Then as KLK notes, it's not just rugby. The Carisbrook Stadium Trust has consistently said rugby would only use the stadium 22 days a year. Trade shows, conferences, concerts (community or commercial), other sports, high performance clinics for the NZ Institute of Sport etc would make up the rest with bookings handled by a council owned event management company.
 

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Laughable, and boring....

The same rubbish was shouted about the Cake Tin in Wellington when I first started working there and it was under discussion. Imagine if they had listen to the rants of the penny-pinchers then?

This is Dunedin's Cake Tin. Wouldn't it be disappointing if the opportunity failed in favour of such underachievers in life like Rosie and co.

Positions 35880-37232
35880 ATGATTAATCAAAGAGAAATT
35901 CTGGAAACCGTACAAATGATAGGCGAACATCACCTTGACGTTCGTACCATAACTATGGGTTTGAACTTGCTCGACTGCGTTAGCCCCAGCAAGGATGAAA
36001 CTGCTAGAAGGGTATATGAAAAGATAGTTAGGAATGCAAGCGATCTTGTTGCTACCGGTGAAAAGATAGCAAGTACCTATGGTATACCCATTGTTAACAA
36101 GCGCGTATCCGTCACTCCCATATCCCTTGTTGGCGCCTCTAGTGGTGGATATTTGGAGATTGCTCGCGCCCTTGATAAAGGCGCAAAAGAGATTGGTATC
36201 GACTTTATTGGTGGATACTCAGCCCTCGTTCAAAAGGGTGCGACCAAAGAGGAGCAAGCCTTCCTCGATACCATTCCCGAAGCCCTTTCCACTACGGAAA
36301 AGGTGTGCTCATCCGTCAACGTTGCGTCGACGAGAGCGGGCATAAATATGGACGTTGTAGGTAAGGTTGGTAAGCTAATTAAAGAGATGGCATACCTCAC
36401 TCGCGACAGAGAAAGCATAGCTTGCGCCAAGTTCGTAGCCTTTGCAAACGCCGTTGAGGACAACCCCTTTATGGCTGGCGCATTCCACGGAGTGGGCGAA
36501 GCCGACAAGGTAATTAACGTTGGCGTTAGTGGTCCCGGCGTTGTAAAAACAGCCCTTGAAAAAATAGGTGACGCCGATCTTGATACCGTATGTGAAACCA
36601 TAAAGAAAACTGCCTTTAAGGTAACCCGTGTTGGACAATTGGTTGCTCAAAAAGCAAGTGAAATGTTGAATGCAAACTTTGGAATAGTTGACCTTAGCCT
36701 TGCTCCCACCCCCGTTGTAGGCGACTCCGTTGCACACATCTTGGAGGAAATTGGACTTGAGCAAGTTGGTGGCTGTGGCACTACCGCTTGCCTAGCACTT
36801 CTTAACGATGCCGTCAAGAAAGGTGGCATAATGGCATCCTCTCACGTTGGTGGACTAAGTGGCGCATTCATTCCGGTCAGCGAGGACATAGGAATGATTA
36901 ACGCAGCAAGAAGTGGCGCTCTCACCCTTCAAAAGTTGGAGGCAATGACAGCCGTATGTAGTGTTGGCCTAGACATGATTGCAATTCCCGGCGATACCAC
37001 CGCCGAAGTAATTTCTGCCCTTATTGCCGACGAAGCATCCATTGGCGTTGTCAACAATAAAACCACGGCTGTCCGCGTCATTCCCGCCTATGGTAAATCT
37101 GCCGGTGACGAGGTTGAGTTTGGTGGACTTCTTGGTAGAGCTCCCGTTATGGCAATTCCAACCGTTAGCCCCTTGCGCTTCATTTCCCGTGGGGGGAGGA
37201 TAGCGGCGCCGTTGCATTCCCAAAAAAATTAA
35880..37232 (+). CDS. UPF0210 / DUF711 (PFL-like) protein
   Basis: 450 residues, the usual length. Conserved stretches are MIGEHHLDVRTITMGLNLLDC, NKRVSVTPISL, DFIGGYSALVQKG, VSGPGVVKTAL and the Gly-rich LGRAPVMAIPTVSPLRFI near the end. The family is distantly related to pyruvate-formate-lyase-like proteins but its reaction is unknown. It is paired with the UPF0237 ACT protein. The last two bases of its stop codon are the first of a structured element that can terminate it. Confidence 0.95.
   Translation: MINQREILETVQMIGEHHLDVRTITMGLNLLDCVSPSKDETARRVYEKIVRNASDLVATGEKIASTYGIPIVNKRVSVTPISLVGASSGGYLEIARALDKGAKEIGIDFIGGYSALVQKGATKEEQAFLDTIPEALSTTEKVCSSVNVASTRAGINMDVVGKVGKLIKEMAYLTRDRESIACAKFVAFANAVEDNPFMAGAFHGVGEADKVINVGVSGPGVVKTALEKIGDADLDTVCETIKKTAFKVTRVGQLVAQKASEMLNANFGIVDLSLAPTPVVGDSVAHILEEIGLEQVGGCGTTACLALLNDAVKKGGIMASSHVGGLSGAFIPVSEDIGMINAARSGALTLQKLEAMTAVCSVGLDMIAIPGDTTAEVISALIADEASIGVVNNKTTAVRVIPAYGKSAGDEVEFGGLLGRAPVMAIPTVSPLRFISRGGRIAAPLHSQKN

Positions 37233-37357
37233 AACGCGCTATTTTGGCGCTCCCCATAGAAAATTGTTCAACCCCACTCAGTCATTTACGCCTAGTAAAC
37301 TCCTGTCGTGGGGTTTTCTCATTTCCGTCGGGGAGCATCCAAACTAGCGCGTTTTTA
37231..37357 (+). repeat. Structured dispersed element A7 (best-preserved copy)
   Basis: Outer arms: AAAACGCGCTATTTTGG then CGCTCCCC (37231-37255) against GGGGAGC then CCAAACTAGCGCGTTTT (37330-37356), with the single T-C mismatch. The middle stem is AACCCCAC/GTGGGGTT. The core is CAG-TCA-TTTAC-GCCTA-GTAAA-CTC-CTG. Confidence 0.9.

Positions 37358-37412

The cake tin didn't need so much public money.

It cost $130m to build.

The money came from:

1. Wellington Regional Council (pop 445,400): $25m (a loan).

2. Wellington City Council (pop 192,800): $15m (a loan).

3. Grants and donations: $7m.

4. Fundraising: $50m.

5. ANZ bank: $33m (a loan).

By comparison the Otago Stadium is estimated to cost $188m.

The money is supposed to come from:

1. Otago Regional Council (pop 190,600): $37.5m (a grant).

2. Dunedin City Council (pop 120,000): $91.4m (a grant).

3. Community Trust of Otago: $10m. (To be decided but probably not available.)

4. Private fundraising: $55m ($8.7m as of 20 December).

Wellington City's $15m loan is much less than Dunedin City's $91.4m grant - which it will have to borrow. Wellington proper has more than half as many people again as Dunedin City to bear the cost of less than a quarter of the money being advanced as a loan, not a gift. The Wellington Region has more than double the number of people in the Otago Region to bear the expense of lending, not giving, only two thirds of the amount required from the Otago Region as a gift.